Wallace on Updike

An essay by David Foster Wallace on John Updike.  I was peripherally aware of this piece, but now that it has come into full consciousness and expresses my thoughts about the several writers mentioned at the beginning, I shall reread and seek to find if Mr. Wallace has expressed my own reservations about Mr. Updike's fiction.


  1. Steven - I have a distaste for Updike comparable to your own for Roth. I have tried but have yet to complete one of Updike's novels, partly because of their unnecessary length but also due to their mawkishness and unbelievable characters.

  2. Dear Anthony,

    I'm trying to figure out whether or not I have a "distaste for Roth". Sometimes I think I do, but I struggle to figure out where Roth stands on a lot of issues and his language can be, at times, ravishing. And, he has one book (at least) that stands out as an unqualified winner--The Plot Against America. There may be others--I just don't know enough of the opus yet.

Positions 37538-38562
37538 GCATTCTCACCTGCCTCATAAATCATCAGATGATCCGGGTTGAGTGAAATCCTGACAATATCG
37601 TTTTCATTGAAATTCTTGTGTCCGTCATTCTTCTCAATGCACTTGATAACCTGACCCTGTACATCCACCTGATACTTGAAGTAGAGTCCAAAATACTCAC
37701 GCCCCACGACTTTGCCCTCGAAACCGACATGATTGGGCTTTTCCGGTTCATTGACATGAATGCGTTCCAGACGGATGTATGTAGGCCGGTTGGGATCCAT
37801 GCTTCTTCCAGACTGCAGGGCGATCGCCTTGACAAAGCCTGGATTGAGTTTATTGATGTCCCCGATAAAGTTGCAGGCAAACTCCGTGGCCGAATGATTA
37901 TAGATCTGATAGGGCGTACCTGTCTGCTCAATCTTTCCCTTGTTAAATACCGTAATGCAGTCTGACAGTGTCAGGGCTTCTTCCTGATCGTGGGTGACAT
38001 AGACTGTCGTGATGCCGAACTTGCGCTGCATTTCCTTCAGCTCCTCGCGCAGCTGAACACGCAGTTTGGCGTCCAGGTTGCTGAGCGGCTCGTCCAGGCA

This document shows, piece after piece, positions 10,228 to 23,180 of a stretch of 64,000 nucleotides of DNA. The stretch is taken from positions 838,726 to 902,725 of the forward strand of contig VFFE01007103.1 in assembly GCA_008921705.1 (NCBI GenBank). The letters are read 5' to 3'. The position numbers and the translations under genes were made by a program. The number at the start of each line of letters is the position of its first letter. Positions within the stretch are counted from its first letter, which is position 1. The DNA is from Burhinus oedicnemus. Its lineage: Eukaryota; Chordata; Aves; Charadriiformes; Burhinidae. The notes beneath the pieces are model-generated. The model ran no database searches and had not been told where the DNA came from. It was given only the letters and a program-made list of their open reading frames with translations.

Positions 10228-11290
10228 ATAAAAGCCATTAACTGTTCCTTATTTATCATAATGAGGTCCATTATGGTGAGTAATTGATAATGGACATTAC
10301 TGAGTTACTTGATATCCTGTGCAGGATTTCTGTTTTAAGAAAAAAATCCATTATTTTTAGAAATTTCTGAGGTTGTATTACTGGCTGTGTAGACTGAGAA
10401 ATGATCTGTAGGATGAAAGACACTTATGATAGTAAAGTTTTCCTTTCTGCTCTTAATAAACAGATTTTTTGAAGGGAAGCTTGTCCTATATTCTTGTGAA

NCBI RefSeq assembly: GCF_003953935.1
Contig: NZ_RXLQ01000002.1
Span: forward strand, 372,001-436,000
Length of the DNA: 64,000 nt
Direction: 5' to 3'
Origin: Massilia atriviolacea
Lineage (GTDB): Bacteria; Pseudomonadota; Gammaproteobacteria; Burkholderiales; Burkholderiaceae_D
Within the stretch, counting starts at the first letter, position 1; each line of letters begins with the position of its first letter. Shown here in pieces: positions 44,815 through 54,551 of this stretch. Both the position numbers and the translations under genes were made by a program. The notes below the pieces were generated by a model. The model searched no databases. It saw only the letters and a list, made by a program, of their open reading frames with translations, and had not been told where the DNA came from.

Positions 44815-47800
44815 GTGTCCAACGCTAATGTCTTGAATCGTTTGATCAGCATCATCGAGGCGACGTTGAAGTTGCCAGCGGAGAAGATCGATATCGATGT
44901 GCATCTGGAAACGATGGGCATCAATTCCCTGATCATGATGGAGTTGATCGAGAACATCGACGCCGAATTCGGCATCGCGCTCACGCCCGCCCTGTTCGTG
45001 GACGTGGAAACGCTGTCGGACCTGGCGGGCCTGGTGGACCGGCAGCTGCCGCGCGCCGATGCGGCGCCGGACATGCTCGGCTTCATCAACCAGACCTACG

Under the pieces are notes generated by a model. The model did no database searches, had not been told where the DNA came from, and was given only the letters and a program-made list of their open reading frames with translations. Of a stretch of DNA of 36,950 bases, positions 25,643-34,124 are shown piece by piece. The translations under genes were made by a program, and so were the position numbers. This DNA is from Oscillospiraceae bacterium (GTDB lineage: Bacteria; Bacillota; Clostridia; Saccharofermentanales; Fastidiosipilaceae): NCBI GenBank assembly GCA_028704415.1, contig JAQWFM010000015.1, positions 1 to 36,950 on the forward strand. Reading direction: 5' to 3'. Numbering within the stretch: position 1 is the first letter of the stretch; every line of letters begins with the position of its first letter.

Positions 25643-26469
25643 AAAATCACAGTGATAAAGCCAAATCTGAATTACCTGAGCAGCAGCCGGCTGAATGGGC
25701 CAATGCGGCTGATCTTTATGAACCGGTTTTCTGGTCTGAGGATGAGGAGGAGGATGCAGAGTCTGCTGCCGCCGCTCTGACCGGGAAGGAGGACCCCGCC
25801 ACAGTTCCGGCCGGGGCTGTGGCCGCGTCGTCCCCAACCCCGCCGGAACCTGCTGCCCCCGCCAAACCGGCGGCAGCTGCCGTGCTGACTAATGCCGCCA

Updike on the other hand, other than the nonficiton, I tend to agree with your assessment. Oh, and some of the short stories--some of them are splendid. But as for the novels, I have forged my way through several and with the lone exception of The Centaur have wondered whether it was really worth the trouble to have done so.




Post a Comment

Popular posts from this blog

Structures--Ulysses and Mrs. Dalloway

Lewis Carroll and James Joyce

Another Queen of Night